Hyper Light Drifter – Review
PC, Ps4, Xbox One
It’s with great delight that I can sit here today and write a review for Hyper Light Drifter, though I must preface this review with a piece of personal transparency. When Hyper Light Drifter was first announced, it was a project on Kickstarter, one which I backed, and I’ve followed ever since. It was the PS4 code that I received for backing the game that has given us the opportunity to review the game, and while I do not believe in any way that my opinion on the final product has been swayed as a result of my history with the game, it is of course, important that you know all before you read any further. Onto the review!
Heart Machine, the development team behind Hyper Light Drifter have been working hard on Hyper Light Drifter since well before it was formally unveiled on Kickstarter in 2013 and smashed all set goals in very little time. Initially intended to release in mid-2014, Hyper Light Drifter didn’t hit digital stores March 31st, 2016 for PC owners, and it took another few months for it to hit consoles. Following years of preview builds hosted at different events, and a lot of press coverage, the final product is now readily available to all, but does it meet expectations?
There have been a number of really well documented Kickstarter success stories, but also a number of critical and commercial flops. Thankfully Hyper Light Drifter fits in the former group, and it’s largely due to exceptional artistry, and an expertly balanced campaign. Kicking things off, however, I’ll touch on one of the game’s more contentious aspects, its minimalist storytelling approach. The tale, deliberately obscure, and sometimes frustratingly so, places you in control of ‘The Drifter’, a nomad who is journeying the world looking for new technologies (Oh how Hideo Kojima of you!) It’s not long however before you find yourself with a new priority, that of bringing down a malevolent entity known as Judgement which is wreaking havoc upon the world.
Your trek, those that you encounter along the way, and some of the game’s more pivotal moments are open-ended enough that you can project your own take onto what has transpired, all this in favour of a more linear, and perhaps more obvious narrative. I personally would have preferred the story-telling to be a little more explicit, as there were a number of pieces of environmental storytelling that were easily missed or some other storytelling moments were a bit too vague to extract real meaning from. While I’m all for alternate storytelling methods, the game’s narrative was a little too abstract and buried too deeply for me to ever feel invested in the plot.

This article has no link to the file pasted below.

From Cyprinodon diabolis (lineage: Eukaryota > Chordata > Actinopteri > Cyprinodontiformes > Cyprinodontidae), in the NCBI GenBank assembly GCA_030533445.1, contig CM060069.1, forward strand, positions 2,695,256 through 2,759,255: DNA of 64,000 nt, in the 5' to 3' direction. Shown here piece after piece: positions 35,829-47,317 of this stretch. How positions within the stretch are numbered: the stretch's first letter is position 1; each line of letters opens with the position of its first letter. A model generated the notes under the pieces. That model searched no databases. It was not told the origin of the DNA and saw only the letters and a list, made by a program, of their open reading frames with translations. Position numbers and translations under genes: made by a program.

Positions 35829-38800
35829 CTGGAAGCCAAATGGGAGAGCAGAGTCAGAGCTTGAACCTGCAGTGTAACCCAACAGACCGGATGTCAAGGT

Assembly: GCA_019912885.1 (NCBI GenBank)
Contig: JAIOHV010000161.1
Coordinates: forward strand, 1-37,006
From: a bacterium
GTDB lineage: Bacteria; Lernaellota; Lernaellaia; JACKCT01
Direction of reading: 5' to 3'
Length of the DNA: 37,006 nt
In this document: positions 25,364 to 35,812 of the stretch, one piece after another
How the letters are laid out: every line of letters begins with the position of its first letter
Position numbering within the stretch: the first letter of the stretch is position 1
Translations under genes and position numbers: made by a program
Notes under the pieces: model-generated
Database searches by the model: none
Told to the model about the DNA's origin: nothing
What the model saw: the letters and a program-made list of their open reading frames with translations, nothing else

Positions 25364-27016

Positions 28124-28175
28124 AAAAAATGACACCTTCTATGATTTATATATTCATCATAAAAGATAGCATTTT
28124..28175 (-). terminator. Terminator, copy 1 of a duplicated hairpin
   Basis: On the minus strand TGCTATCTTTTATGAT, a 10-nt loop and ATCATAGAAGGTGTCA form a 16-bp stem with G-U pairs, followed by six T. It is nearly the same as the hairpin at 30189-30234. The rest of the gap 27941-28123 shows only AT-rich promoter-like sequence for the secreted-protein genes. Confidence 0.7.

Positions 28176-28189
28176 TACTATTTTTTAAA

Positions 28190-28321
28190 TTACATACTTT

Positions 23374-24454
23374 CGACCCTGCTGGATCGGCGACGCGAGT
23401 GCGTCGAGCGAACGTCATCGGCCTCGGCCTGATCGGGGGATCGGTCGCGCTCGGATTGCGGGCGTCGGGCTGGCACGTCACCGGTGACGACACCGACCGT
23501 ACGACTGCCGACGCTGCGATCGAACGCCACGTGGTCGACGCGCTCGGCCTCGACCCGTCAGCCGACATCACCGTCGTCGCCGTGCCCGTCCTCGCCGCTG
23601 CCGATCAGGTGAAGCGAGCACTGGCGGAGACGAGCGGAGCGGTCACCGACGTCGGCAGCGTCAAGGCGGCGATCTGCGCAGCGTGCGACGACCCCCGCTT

The open-ended design philosophy also extends into the gameplay. As the game kicks off you’ll be thrust into the world with a wide range of options to choose from; three pathways stand before you, with numerous deadly foes guarding each, and you’ll need to draw upon each of the Drifter’s skills to successfully overcome what is thrown at you. The Drifter is no wrecking ball and in fact, can be taken down quite easily, so players will need to take full advantage of the Drifter’s speed in order to dart about the battlefield, evading then attacking, before again evading then searching for another opening for a few quick slashes.
Not for the faint of heart, Hyper Light Drifter can at times be brutal, yet it remains largely fair. There are occasional difficulty spikes that may make you consider tossing the controller, but once you learn the rules to that encounter, or you retrace your steps to get an all-important upgrade, suddenly victory seems within reach. Auto-saves are frequent so you’re rarely punished too heavily for failure; health however isn’t quite as common, so you may have to grit your teeth and grind out a win against all odds – the satisfaction that came from this however warranted several epic fist pumps after victory was achieved.
Taking on a top-down approach, Hyper Light Drifter feels like many classic Super Nintendo games, game’s like Secret of Mana, only much faster. You’ll see some of the best elements of the aforementioned game as well as others from The Legend of Zelda and Diablo, to name but a few. Merge those with incredible artistic style and you’ve got yourself a fantastic package. The visual artistry on show in Hyper Light Drifter is something to behold; we’ve become so accustomed to multiple shades of grey and brown over the years, that the bold greens, blues and purples of Hyper Light Drifter immediately smack you in the face. Combine such bold use of colour with pixel perfect artistry and Hyper Light Drifter just oozes charm – the sound design also excels, escalating some of the scenarios to epic heights.
Have a friend that has drifted *pun intended* in for the day? Well you’re in luck, Hyper Light Drifter also supports co-op play and while I personally felt that having someone riding shotgun detracted somewhat from what the narrative was trying to say, it’s of course optional, and serves as a fun addition for those who’ve already completed their adventure once. New Game Plus will also give you a reason to return, and refine your craft even further.
Hyper Light Drifter, while brilliant in so many ways, is held back by what it has deliberately chosen not to say. You’re thrown into a massive world given little to no direction, a vague map, no narrative guidance and are then expected to graft out your own story – it’s an approach that will understandably push some away. If you stick around however, you will come to experience an incredibly polished and beautiful game, one that is equal parts challenging and satisfying. The wait has proven to be worth it.